With the sheer number of digital attacks that are constantly happening each day, from hackers trying to steal credit card information, to fears of NSA wiretapping, security has been the forefront of many technology companies’ list of ‘things to do’.
One area that has received a lot of attention due to attacks such as firesheep is the issue of HTTPS encryption. Normally relegated to login pages and banks, we are now seeing it becoming the de facto standard on many sites. Notably Google and Facebook have shifted to always using HTTPS connections, which prevents 3rd parties from snooping on your connection to these specific sites.
However, with each new security feature comes a cost. HTTPS can in some cases significantly increase the workload of a server as it establishes connections with the thousands of users that may frequent any particular site. The result being that the user experiences slower loading times.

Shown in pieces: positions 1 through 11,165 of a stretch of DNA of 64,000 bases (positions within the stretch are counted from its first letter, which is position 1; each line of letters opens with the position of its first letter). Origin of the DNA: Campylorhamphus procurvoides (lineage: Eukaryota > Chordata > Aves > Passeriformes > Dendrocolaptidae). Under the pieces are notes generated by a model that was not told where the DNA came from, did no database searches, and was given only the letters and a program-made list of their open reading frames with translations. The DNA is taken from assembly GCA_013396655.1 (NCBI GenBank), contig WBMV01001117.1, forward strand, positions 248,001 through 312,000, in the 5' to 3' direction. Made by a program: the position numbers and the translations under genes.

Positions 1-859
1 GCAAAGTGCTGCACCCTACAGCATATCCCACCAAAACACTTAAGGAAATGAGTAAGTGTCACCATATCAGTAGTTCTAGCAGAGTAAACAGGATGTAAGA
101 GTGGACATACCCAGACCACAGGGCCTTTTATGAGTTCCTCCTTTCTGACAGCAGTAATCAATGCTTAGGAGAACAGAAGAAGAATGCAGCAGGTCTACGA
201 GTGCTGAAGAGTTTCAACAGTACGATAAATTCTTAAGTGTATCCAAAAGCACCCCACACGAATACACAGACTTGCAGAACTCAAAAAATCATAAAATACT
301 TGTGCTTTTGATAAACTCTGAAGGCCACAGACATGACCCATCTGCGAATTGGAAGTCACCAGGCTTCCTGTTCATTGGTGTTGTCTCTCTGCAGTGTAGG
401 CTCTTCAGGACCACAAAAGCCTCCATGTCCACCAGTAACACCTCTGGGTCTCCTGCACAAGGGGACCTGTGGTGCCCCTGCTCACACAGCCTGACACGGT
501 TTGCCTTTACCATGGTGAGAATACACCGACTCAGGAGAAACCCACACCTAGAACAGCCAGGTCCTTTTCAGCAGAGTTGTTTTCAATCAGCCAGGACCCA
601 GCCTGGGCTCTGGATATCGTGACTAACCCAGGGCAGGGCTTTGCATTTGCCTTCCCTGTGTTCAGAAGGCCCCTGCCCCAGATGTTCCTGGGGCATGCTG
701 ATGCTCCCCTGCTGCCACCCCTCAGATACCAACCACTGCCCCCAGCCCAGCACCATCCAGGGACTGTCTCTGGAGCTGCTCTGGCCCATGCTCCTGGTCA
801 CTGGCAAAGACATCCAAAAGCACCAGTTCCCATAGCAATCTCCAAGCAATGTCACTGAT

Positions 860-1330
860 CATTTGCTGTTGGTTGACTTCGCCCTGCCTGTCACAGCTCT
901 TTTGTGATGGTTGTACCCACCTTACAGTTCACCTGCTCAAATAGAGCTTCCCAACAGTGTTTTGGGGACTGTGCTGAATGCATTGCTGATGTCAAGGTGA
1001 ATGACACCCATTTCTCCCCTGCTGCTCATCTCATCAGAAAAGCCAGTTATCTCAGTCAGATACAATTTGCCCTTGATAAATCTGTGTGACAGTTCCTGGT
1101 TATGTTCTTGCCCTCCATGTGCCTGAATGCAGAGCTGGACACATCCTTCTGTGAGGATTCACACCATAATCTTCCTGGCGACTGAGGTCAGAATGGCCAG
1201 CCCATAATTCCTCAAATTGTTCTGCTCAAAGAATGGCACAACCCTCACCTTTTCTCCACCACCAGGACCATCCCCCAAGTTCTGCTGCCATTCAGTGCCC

To counteract this, Google has introduced SPDY, which is a modification of the HTTP standard with the stated goal of speeding up web connections. It does this through implementing different types of compression, allowing multiple simultaneous requests, and allowing the server to push resources to the client before the client requests them.
Enter HTTP vs HTTPS. This site is a working demonstration of the SPDY protocol when used with an HTTPS connection. The standard HTTP connection is using HTTP requests without SPDY and you can check out the speed difference by changing connections. The clear winner is SPDY. Check the site out here https://www.httpvshttps.com/.